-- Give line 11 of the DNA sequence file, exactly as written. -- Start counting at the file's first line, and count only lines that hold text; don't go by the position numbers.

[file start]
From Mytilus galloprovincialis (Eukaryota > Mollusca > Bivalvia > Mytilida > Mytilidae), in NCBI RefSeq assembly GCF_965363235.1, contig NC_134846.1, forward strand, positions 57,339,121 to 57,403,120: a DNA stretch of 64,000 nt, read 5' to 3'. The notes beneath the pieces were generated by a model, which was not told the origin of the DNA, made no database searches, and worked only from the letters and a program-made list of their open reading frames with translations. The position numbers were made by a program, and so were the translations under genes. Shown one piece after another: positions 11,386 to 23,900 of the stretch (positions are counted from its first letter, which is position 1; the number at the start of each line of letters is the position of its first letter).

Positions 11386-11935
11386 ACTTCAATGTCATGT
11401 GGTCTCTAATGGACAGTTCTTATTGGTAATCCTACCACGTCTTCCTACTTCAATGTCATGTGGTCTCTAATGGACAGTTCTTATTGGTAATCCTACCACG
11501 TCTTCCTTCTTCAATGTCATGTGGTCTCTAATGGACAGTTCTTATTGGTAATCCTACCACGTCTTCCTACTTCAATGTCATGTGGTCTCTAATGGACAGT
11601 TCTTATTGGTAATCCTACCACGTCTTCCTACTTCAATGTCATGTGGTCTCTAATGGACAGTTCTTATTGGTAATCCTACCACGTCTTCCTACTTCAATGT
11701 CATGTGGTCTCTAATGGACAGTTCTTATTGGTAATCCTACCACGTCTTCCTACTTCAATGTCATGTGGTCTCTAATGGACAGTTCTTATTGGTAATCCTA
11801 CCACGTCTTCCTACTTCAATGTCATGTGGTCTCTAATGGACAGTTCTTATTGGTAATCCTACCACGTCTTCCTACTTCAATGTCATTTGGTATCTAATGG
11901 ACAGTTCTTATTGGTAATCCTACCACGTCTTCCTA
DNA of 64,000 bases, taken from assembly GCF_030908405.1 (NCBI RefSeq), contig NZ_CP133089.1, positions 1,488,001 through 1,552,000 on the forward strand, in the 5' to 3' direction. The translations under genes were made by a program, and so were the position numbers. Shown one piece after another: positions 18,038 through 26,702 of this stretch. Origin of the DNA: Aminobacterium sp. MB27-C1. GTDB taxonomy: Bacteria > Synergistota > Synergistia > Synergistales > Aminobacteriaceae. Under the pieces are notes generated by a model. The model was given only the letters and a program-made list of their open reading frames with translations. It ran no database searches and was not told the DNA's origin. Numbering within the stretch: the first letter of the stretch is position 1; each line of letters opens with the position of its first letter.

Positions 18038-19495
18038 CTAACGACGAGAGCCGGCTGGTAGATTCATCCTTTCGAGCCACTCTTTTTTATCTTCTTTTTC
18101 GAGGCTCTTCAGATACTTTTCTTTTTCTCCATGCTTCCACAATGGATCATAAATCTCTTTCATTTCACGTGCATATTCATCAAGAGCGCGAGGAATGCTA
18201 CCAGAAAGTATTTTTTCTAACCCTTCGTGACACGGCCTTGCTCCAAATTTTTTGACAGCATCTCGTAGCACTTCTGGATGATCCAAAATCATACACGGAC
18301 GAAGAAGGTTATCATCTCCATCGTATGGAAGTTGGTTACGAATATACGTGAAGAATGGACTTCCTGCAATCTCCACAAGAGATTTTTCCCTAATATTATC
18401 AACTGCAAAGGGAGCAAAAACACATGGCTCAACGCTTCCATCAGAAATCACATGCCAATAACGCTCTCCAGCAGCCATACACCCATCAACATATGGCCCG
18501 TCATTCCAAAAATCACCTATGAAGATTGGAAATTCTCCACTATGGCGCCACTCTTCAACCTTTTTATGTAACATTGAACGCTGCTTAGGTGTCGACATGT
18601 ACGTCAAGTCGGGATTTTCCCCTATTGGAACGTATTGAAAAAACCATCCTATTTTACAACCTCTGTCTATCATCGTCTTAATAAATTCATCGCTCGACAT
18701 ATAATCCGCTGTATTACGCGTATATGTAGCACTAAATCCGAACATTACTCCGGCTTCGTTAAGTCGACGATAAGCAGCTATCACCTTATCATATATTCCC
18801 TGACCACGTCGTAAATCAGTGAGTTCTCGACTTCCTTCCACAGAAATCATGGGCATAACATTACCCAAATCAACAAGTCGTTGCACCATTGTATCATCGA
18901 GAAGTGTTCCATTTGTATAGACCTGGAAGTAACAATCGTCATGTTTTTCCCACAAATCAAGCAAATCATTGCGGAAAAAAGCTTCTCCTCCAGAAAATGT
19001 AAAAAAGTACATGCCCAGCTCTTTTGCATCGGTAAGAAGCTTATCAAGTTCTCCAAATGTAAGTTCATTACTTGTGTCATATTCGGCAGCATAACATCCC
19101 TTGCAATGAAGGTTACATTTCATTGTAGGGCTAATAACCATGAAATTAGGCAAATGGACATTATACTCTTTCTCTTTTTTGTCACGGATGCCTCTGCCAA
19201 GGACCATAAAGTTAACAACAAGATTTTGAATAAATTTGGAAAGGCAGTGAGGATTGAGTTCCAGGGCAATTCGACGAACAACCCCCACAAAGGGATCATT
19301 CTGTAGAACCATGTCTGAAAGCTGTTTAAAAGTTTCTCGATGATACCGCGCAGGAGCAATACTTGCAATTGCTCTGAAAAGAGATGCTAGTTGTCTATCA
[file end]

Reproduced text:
Positions 18038-19495